Brands That Get It: American Express, Progressive, Levi's

Natalie Gabrenya

Brands That Get It is CLLCTVE’s new weekly series highlighting companies that understand Gen Z and millennial audiences. Whether they’re communicating values, serving their communities or simply entertaining audiences, these brands know what it takes to attract and engage consumers who are deeply invested in the brands they buy from.

This week, you can check out our favorite campaigns and initiatives from American Express, Duolingo, Progressive, Patagonia and Levi’s.

1. American Express Is Creating Communities

American Express proved that they truly value “creating communities,” as opposed to plenty of other companies that don’t always follow up their words with real action. The brand created a collaborative website called OPEN Forum. In this loyalty service, people can view business advice and wisdom from knowledgeable and respectable people in the industry. It’s proven especially helpful to small businesses.

2. Duolingo Is Capitalizing on Gen Z Humor

Duolingo has recently been doing an exceptional job reaching a Gen Z and millennial target audience. Its TikTok account is extremely active and comments on what seems like every viral post with a clever joke. Duolingo was never a brand that was at the forefront of people’s minds, but they are actively changing this by perfecting Gen Z comedy.

Check out our deep dive into what makes Duolingo sensational on young consumers’ favorite app.

3. Progressive Knows How to Target Multiple Generations

It seems to be rare to successfully market a company in a humorous way to multiple generations, but Progressive has been doing this seamlessly. They have various ads that show millennials becoming their parents through random acts. These unique commercials relate authentically to users’ experience, stay on people’s minds long after their initial interaction and appeal to a variety of generations as they age.

4. Patagonia Tells Customers Not to Buy Its Jacket

About a decade ago, Patagonia first ran an ad titled “Don’t Buy This Shirt,” encouraging consumers to not participate in over consumption of material goods. They instead encouraged customers to thrift Patagonia or support them by wearing what they already owned.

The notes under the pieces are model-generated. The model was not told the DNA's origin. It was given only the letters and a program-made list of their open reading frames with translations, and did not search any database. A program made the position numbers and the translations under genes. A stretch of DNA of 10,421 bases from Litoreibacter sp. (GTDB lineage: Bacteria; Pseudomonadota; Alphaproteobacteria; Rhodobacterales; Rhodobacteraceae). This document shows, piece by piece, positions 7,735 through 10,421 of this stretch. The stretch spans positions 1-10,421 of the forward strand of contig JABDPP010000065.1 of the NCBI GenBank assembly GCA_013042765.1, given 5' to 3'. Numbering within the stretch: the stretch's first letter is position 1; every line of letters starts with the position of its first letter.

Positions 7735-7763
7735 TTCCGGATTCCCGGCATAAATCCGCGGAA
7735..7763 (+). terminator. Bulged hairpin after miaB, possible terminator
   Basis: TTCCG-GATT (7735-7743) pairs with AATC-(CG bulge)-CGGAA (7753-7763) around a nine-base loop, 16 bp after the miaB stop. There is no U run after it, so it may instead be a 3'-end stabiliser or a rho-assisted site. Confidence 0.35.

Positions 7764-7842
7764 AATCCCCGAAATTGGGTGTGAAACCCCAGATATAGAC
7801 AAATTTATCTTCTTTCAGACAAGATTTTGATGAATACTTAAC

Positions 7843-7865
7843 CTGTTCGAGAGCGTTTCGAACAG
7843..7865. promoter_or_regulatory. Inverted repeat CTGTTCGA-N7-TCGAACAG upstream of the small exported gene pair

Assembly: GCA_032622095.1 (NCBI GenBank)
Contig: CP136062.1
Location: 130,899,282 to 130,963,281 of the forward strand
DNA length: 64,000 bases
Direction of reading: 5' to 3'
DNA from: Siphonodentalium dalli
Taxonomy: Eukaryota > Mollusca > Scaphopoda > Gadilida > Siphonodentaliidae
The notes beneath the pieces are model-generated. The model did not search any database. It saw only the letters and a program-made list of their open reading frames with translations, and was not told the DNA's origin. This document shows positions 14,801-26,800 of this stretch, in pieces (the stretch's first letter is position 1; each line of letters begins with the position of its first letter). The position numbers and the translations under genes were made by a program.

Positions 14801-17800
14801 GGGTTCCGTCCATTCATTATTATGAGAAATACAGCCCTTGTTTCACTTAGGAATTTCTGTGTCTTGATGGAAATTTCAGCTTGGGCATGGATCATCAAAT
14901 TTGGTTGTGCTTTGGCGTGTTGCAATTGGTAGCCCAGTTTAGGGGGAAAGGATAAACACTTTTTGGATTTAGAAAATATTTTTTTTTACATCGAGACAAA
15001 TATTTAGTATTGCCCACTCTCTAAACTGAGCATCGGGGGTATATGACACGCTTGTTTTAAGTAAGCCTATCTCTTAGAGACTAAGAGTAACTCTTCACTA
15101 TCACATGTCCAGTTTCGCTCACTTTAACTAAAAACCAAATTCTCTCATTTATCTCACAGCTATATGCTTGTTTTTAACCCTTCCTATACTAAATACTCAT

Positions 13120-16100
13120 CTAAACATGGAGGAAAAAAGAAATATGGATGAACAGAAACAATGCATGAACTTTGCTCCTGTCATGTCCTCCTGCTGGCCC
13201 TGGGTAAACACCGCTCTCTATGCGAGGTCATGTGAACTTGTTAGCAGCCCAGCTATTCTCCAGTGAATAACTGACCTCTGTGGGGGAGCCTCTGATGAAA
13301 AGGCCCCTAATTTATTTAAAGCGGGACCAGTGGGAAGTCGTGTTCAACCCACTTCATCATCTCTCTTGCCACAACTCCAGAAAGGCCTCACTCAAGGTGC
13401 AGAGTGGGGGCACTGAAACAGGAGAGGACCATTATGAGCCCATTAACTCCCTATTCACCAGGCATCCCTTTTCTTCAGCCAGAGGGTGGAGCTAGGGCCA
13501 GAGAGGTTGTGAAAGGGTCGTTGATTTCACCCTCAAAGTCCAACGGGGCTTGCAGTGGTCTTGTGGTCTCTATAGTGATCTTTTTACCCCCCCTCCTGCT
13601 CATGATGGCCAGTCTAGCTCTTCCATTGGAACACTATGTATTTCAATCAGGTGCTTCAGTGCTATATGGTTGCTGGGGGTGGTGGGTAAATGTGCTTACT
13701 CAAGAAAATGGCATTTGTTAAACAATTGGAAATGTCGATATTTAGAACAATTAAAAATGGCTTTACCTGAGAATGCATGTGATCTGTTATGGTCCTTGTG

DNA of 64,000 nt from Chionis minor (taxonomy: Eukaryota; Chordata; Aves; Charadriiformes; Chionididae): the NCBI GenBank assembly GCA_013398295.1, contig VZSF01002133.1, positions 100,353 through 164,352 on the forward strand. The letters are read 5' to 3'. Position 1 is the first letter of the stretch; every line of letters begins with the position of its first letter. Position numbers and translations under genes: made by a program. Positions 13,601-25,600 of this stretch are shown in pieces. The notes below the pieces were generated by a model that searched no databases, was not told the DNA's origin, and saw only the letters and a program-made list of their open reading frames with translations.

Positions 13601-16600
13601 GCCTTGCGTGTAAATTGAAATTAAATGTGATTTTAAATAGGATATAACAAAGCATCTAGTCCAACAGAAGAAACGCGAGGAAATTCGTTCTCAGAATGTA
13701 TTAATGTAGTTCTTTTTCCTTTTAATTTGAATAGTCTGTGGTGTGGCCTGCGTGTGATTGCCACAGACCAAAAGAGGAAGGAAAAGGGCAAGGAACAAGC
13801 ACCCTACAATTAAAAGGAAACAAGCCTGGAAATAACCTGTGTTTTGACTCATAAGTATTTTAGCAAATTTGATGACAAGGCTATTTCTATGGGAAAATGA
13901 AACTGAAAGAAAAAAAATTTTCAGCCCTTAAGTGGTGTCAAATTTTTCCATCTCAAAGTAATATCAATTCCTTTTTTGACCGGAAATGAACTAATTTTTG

Still using this same mission-based messaging, Patagonia uses these unexpected statements to bring attention to a real issue. This creative marketing has earned Patagonia undeniable respect.

A statement from the company describes the philosophy behind the messaging, stating, “It would be hypocritical for us to work for environmental change without encouraging customers to think before they buy.”

5. Levi’s Resells Its Own Products, for the Environment

Since 1893, Levi’s has been a consistent favorite and household name. This isn’t any coincidence, and can be largely attributed to Levi’s ability to keep in mind what each new generation values.

Levi’s Secondhand works to combat climate change. As a “recommerce site”, it resells used items from the brand. Not only can consumers by these second hand items directly from the brand, they can also earn gift cards by doing so.

Showcasing how mission and profits can be authentically intertwined, this initiative both increases product profitability and benefits a larger movement.

Natalie Gabrenya
Natalie Gabrenya is a Sales Representative here at CLLCTVE. She is a Liberal Studies major at Cal Poly, San Luis Obispo graduating this spring.
Want in on CLLCTVE?
Join the Waitlist
Thank you! Your submission has been received!
Oops! Something went wrong while submitting the form.

More From Us...